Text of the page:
The NJTHA petition focuses on two central issues: (1) whether PASPA violates the Tenth Amendment anti-commandeering principle by requiring states to maintain unwanted state-law prohibitions on sports betting; and (2) whether state laws legalizing daily fantasy sports also violate PASPA. As to the first issue, the NJTHA identifies the following "Question Presented" as meriting review by the Supreme Court: "Does a federal statute that prohibits adjustment or repeal of state-law prohibitions on private conduct impermissibly commandeer the regulatory power of States in contravention on New York v. United States, 505 U.S. 144 (1992), and Printz v. United States, 521 U.S. 898 (1997)?" Answering that question in the affirmative, the NJTHA argues that the Third Circuit's decision "flouts" the Supreme Court's anti-commandeering jurisprudence by "requiring the State of New Jersey to keep in place criminal prohibitions that the State has chosen to lift." The NJTHA asserts that principles of "federalism"--which are designed to protect both the States and the People--"have been nullified" by the Third Circuit's decision which results in "the content of New Jersey law [being] dictated by the national government, in derogation of the will of the people of New Jersey and their elected representatives." 

Conflict with Commandeering Decisions on Marijuana Decriminalization Laws

Although no "circuit split" has yet arisen on the issue of PASPA's constitutionality, the NJTHA seeks to elicit Supreme Court review based on a conflict between the Third Circuit's decision and the decisional law of three state supreme courts and one other federal court of appeals on the broader issue of whether a state is free to repeal its own state-law prohibitions without interference from the federal government. On this critical constitutional issue, the NJTHA petition points to case-law from four other jurisdictions (besides New Jersey) upholding state marijuana decriminalization laws:
In conflict with the Third Circuit's decision, the highest courts of several States have recognized that the national government lacks the constitutional authority to require States to freeze in place State law prohibitions. See Reed-Kaliher v. Hogatt, 347 P.2d 136, 141 (Ariz. 2015); Ter Beek v. City of Wyoming, 846 N.W.2d 531, 538 (Mich. 2014); State v. Nelson, 195 P.3d 826, 834 (Mont. 2008). In these decisions, the Supreme Court of Arizona, the Supreme Court of Michigan, and the Supreme Court of Montana each relied on anticommandeering principles to uphold the validity of State laws removing, for qualified patents, prior State law prohibitions of marijuana. See also Conant v. Walters, 309 F.3d 639, 645-46 (9th Cir. 2002) (Kozinski, J., concurring) ("much as the federal government may prefer that California keep medical marijuana illegal, it cannot force the state to do so. . . . If the federal government could make it illegal under federal law to remove a state-law penalty, it could then accomplish what the commandeering doctrine prohibits: The federal government could force the state to criminalize behavior it has chosen to make legal.")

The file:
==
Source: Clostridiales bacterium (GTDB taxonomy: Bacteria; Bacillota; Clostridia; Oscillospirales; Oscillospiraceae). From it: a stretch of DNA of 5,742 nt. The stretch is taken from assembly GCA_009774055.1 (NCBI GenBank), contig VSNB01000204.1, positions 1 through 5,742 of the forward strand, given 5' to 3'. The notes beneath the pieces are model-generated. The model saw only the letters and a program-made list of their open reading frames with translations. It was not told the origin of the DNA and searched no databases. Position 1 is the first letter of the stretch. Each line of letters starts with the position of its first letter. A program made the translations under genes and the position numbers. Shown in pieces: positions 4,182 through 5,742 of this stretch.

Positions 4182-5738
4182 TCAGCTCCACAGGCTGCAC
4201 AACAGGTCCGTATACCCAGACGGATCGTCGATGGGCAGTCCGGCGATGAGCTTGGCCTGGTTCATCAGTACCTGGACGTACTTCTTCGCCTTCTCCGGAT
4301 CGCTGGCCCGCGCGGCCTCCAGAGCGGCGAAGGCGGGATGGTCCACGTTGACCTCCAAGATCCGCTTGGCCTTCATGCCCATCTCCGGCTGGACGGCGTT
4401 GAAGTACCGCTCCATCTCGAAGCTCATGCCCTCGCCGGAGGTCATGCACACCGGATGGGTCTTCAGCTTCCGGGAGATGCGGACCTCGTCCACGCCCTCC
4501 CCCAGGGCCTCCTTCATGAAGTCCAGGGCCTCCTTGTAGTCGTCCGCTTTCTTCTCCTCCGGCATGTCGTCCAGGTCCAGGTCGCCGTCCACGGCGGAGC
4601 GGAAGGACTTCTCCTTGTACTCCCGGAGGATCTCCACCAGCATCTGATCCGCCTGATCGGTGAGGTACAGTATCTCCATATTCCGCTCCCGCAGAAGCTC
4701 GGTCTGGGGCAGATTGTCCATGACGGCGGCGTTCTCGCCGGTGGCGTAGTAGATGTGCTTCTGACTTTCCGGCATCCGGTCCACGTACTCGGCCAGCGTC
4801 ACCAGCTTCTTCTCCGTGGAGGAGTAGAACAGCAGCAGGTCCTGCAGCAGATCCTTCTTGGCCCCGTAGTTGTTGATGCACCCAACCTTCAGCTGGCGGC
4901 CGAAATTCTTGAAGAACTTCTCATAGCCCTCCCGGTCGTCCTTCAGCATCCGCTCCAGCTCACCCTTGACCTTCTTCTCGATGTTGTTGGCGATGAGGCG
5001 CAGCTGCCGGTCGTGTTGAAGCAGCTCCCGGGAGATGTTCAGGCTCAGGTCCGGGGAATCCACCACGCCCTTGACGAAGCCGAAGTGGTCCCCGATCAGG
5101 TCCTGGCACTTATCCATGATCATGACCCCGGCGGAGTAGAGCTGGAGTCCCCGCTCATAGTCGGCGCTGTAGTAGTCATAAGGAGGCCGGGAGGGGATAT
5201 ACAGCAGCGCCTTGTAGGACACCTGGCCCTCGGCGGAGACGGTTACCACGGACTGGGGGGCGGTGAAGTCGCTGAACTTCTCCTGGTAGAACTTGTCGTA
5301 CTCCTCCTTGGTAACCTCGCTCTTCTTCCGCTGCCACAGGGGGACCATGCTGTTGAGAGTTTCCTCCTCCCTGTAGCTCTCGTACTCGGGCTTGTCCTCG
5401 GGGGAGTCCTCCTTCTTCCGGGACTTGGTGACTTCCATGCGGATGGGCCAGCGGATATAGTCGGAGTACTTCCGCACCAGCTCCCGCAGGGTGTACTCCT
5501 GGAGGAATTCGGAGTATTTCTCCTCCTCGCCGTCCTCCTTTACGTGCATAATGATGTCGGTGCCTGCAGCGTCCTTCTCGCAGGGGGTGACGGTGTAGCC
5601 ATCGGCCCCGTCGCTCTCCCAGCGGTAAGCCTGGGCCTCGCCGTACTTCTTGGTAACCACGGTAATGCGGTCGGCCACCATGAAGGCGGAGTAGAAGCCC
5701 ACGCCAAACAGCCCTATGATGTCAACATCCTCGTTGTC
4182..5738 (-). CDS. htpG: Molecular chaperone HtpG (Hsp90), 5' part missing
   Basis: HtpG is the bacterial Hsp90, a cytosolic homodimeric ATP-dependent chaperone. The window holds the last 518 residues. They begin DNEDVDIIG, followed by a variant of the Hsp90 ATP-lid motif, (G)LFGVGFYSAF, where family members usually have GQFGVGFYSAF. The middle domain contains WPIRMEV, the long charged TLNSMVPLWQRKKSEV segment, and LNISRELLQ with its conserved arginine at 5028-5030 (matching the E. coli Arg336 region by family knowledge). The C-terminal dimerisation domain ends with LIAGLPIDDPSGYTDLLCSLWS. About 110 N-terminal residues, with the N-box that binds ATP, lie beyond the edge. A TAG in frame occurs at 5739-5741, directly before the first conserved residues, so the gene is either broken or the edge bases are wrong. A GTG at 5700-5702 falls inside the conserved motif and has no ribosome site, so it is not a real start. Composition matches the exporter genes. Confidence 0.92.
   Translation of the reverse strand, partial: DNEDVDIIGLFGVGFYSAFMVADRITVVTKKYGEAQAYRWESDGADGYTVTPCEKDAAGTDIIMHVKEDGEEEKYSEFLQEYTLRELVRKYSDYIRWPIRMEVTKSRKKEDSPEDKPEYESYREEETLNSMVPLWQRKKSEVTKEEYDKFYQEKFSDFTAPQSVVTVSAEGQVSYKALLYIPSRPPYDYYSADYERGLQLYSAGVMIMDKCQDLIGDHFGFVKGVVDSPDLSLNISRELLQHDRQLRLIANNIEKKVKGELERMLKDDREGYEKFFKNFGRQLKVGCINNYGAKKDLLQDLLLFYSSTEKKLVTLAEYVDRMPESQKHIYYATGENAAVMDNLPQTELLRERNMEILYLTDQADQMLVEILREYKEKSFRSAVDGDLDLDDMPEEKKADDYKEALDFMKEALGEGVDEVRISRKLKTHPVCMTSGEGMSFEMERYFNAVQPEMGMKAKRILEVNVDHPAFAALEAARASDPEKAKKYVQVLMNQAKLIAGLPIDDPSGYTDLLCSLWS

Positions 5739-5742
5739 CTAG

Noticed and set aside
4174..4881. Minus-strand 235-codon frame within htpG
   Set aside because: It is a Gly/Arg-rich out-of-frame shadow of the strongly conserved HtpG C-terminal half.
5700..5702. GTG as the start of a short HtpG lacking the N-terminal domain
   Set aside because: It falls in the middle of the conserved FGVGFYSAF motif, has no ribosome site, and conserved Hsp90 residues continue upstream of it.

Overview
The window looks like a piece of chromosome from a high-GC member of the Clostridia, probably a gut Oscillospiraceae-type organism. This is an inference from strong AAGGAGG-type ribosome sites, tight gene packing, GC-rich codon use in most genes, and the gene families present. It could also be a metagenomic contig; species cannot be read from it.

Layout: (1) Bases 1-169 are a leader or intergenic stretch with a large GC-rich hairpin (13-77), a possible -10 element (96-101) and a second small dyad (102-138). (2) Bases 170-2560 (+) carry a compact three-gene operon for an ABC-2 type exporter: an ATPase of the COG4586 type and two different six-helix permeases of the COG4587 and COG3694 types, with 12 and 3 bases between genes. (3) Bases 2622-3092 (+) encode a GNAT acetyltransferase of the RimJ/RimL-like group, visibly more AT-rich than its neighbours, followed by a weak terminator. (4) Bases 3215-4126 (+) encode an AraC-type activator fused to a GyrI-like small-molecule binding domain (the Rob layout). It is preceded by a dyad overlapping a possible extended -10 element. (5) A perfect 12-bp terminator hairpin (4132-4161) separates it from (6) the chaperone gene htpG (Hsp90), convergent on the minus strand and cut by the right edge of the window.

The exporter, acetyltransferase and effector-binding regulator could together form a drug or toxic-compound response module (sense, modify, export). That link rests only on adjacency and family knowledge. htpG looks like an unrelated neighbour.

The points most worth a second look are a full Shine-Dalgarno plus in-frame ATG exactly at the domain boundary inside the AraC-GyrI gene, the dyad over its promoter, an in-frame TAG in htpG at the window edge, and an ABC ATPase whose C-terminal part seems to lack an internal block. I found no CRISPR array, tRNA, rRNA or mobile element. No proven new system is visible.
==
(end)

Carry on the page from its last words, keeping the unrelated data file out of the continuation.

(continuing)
"Under the Third Circuit's interpretation of the United States Constitution," the NJTHA petition declares, "all of these State Court decisions are wrong. Under the Third Circuit's reasoning, Congress has the constitutional power to prohibit States from selectively removing State law prohibitions on private conduct." The NJTHA insists that the Third Circuit, unlike the aforementioned state court decisions, "failed to recognize that while State law cannot create a defense to federal prosecution, a State remains free to prohibit as little private conduct as it chooses under its own law." Continuing on this theme, the NJTHA petition adds that the Third Circuit "failed to see that the Constitution, properly interpreted, leaves the people of New Jersey as free to exercise their liberties and partially remove New Jersey's prior state law prohibiting sports gambling as it leaves the people of Arizona, Michigan, and Montana free to partially remove their prior State law prohibitions on marijuana."

The NJTHA warns of the "truly deplorable" results and "public mischiefs" that would ensue from such a lack of uniformity in the federal constitutional case-law. In urging the Supreme Court to review the Third Circuit's anomalous result, the NJTHA petition stresses that "[o]nly the Court alone can make the Constitution uniform across the nation." Thus, the petition concludes this argument section by urging the Supreme Court to "grant certiorari and make this promise of liberty-enhancing federalism uniform throughout the country."

New Jersey's commandeering argument in this latest round of litigation is arguably more compelling than its prior iteration advanced in the Christie I case. In its previous Supreme Court petition, New Jersey's commandeering argument was directed to PASPA's "negative command" forbidding states from licensing or authorizing sports wagering. That argument was always an uphill battle given the Supreme Court precedent limiting the anti-commandeering doctrine to cases where the federal government requires states to engage in some type of "affirmative activity," such as taking title to radioactive waste (as in the New York case) or performing background checks on prospective handgun purchasers (as in the Printz case). But this time around, New Jersey's commandeering argument addresses the flip-side of PASPA: its "affirmative requirement" compelling states to prohibit sports wagering. This view of PASPA fits more nearly into the Supreme Court's anti-commandeering jurisprudence, and, as such, greatly enhances New Jersey's prospects for Supreme Court review. Nonetheless, this is still a long-shot proposition at best since the Supreme Court typically grants less than two percent of all petitions seeking certiorari review. Still, this one has a better shot than most.